Bill Davis (left) and Mike Kevlin (right) merited awards presented by Scott Rainey (second from left), Rotary past district governor. Davis received the “Serving Like a Champion Today” award while Kevlin was named a Paul Harris Fellow. With them is Rotary of Lake Houston President Kathryn Lemman. Photo by Tom Broad
There were only two cases of polio in the world last year, one in Afghanistan and one in Pakistan. That is quite a feat for a disease that frightened the world in the early part of the 20th century.
Still, for Wayne Staton, those are two cases too many.
While he supports many causes championed by Rotary International, his passion is the eradication of polio.
“Thank you for your support in ending polio,” Staton told members of the Rotary Club of Lake Houston at their weekly meeting Oct. 13. Like Rotary Clubs throughout the United States, the Lake Houston club has committed to eliminating polio throughout the world.
When it comes to polio, Staton who walks with a cane, knows what he is talking about. He is a polio survivor.
“I was 8 months old when I was taken to the doctor,” Staton recalled. “They told me it was a cold or the flu. It got worse. My next visit, I was paralyzed and the doctor said I had polio.”
Polio left Staton with a weak right hip and leg. He spent his youthful years in and out of hospitals enduring numerous operations.
“That was my life,” he told the Rotarians. “I was pretty tough, but there were times I cried myself to sleep. I don’t ever remember not having a leg brace.”

Polio hasn’t prevented Wayne Staton (right) from achieving his passion – eradicating polio. With him are Danny Contreras, past president, and Kathryn Lemman, current president of the Rotary Club of Lake Houston. Photo by Tom Broad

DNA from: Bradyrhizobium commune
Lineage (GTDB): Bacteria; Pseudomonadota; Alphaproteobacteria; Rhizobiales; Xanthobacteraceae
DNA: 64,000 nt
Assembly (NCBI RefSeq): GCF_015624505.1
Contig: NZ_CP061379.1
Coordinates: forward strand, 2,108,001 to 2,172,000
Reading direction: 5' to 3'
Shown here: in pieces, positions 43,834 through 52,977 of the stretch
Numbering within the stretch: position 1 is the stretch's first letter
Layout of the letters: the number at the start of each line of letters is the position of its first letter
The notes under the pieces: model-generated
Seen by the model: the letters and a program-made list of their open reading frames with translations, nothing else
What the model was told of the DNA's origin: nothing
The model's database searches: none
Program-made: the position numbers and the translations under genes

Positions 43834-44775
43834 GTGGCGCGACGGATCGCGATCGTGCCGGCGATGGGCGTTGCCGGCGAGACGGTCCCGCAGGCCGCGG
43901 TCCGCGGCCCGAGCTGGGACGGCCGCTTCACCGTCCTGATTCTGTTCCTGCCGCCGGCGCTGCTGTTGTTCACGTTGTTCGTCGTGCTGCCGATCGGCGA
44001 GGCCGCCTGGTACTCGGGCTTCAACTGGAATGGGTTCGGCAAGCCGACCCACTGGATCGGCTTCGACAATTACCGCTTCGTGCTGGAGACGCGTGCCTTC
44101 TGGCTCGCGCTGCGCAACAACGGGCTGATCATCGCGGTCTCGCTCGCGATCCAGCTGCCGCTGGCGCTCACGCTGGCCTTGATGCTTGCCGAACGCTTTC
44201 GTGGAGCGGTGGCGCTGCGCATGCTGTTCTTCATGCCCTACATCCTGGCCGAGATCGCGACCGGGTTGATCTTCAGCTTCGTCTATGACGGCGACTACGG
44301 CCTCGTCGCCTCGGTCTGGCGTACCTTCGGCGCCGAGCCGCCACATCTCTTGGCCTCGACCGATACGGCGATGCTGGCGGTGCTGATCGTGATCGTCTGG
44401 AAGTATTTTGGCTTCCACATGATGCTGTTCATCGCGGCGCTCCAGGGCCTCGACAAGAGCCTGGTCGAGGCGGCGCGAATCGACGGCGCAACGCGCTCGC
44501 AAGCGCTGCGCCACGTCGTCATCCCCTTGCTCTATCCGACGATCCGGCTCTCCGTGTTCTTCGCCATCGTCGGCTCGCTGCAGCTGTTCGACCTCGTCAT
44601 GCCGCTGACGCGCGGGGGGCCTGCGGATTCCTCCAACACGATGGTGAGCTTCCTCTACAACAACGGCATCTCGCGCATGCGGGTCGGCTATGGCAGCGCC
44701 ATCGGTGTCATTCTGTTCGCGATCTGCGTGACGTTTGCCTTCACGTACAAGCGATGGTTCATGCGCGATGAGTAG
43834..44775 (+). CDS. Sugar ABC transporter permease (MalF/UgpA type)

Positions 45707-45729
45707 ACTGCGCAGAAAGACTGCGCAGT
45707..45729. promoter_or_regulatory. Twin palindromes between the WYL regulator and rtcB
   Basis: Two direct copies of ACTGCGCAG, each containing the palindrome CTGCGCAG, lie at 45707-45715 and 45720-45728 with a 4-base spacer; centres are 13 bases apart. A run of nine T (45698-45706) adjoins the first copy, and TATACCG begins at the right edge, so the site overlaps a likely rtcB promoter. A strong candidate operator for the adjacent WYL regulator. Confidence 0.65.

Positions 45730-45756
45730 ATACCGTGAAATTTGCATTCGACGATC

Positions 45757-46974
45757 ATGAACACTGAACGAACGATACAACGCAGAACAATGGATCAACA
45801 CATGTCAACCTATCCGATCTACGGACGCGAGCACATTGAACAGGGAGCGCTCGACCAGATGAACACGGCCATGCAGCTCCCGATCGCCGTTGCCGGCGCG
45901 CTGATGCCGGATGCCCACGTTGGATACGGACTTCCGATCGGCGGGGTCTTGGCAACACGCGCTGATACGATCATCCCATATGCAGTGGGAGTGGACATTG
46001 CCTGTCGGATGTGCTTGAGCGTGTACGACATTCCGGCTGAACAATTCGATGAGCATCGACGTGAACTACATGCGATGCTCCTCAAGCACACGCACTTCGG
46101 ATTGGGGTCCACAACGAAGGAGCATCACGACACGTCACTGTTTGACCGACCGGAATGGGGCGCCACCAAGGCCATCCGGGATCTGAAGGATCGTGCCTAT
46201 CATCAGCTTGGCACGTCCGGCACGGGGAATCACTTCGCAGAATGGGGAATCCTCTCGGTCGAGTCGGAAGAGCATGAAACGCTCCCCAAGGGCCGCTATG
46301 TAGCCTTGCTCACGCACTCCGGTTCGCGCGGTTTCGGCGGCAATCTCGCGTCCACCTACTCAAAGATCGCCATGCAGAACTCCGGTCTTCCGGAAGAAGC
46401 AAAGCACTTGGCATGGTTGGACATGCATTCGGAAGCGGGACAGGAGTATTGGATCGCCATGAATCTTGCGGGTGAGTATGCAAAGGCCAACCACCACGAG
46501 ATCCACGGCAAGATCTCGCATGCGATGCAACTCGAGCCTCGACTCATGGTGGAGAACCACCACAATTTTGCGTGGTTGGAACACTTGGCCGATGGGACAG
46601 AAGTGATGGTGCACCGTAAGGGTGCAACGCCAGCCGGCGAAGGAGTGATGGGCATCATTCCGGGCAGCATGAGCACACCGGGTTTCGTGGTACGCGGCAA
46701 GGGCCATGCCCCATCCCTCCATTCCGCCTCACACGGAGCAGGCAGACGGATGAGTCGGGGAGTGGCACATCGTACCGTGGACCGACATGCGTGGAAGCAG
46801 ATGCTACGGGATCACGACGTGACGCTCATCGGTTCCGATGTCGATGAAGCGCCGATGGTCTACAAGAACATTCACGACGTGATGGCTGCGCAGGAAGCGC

Staton couldn’t participate in many things that young boys like to do, although he said he eventually got the best sports job in school — as goalkeeper. In fact, he lettered. All this time, Staton was developing a passion for eradicating the disease that afflicted him.
“That’s why I joined Rotary,” he explained, “and I am here to thank you for your financial commitment and to remind you that, because of your efforts, Rotary’s efforts, we have saved 20 million kids around the world from the ravages of polio.”
In the early 20th century, few diseases frightened parents more than polio. At its peak, in 1952, the number of U.S. polio cases peaked at 58,000 resulting in 3,100 deaths. Rotary literature discloses that the number of worldwide polio cases has been reduced by 99.9 percent and more than 2.5 billion children have been inoculated with the vaccine first developed in 1955 by Dr. Jonas Salk at the University of Pittsburgh.
Wayne Staton is a Lynchburg, Virginia native. He graduated in physics from the University of Virginia, established his career in computers and eventually found his way to Houston where he is lead tech support analyst for BMC Software, and an enthusiastic advocate to eradicate polio worldwide.
“Read the Rotary Vision Statement,” Staton said as he projected it on the screen. “Together, we see a world where people unite and take action to create lasting change — across the globe, in our communities, and in ourselves.”
He asked the Lake Houston Rotarians to create lasting change by honoring and keeping their word to end polio.
Rotary’s weekly Wednesday noon meeting ended on a high note as Past District Gov. Scott Rainey presented Lake Houston Past President Mike Kevlin and the Lake Houston club with a Rotary Citation, the highest award a Rotary club can receive for their many achievements during 2020.
Rainey also named Kevlin a Paul Harris Fellow for his financial contribution to Rotary; Rainey presented Serving Like a Champion Today awards to Bill Davis and Chris Elliott.

To learn more about the advantages of being a Rotarian,
© 2021 The Tribune. Republished with permission.

Editor’s Note:
The Rotary Club of Lake Houston Area members and guests meet at 11:45 a.m. Wednesdays for their weekly lunch meeting at the Lake Houston Family YMCA, 2420 West Lake Houston Pkwy in Kingwood.
The Summer Creek Satellite Club meets the 2nd and 4th Tuesdays of the month at 8:30 a.m., at Generation Park 3rd floor Nimble Office Suite, 250 Assay St., Houston.

For more information about Rotary or membership, visit .